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LDP discusses “nuclear-sharing”

  • March 17, 2022
  • , Nikkei , p. 4
  • JMH Translation

On March 16, the Research Commission on Security (led by Onodera Itsunori) within the Liberal Democratic Party met for discussions on the idea of “nuclear-sharing,” which concerns the United States’ use of nuclear weapons outside its territory. Japan’s crisis awareness of nuclear attacks has heightened since Russia’s invasion of Ukraine.  


According to a senior member of the Research Commission on Security, the majority of participants in the meeting held the view that [the idea of nuclear-sharing] “does not suit Japan” in light of the country’s three non-nuclear principles.


The research commission held a study session on “extended deterrence.” The essence of the idea is that Japan would strengthen its deterrence through the U.S., which would consider any nuclear attack on Japan as an attack on itself and clarify its position to mount a counterattack with nuclear weapons. Japan has been protected under the “nuclear umbrella” of the Japan-U.S. alliance.  


The nuclear-sharing policy that the North Atlantic Treaty Organization (NATO) adopted during the Cold War era was also discussed. As Russia has not foresworn the use nuclear weapons against Ukraine, the importance of nuclear deterrence was once again acknowledged.


The view that it is difficult for Japan to have a nuclear-sharing policy like the one adopted by NATO is dominant in the LDP because this would call into question consistency with the three non-nuclear principles of “not possessing, building or introducing nuclear weapons.” Prime Minister Kishida Fumio has repeatedly denied the possibility of the government considering that option during Diet interpellations.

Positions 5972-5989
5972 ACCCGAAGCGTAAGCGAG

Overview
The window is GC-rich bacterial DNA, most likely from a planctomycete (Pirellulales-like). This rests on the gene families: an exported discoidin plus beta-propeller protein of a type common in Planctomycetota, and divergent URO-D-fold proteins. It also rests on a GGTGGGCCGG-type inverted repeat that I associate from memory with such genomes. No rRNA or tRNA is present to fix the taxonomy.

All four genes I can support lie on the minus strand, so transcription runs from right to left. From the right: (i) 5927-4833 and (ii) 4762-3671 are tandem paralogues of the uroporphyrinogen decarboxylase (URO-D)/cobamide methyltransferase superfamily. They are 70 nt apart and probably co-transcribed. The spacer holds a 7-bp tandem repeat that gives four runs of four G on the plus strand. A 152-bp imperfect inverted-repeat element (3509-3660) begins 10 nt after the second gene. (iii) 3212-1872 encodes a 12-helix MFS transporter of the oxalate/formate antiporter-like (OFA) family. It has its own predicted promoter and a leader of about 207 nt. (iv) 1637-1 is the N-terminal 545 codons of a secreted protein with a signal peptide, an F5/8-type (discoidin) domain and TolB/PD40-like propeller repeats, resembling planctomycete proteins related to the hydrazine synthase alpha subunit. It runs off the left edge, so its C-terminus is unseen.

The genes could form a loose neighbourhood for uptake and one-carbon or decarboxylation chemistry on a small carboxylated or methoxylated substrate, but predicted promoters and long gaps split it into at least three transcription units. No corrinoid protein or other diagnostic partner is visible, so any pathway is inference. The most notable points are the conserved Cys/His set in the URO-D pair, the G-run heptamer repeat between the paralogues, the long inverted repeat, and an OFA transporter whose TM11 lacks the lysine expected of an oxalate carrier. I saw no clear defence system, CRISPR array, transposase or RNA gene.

At the study session held on March 16, Onodera noted that “we will hear opinions from experts and reflect them in our national security policies.”  Experts who were present at the session pointed out that “there is no merit in reviewing the three non-nuclear principles.”


LDP National Defense Division Director Miyazawa Hiroyuki, who is also a member of the Research Commission on Security, told reporters after the meeting that (discussions) ended with the feeling that nuclear-sharing is different.” He said that no participants called for reviewing the three non-nuclear principles.


The government aims to revise the country’s “National Security Strategy,” a policy blueprint for foreign policy and defense, by the end of the year. The Research Commission on Security will draft defense policy proposals by around May. On March 16, Miyazawa indicated that [the proposals] will not make reference to nuclear-sharing.

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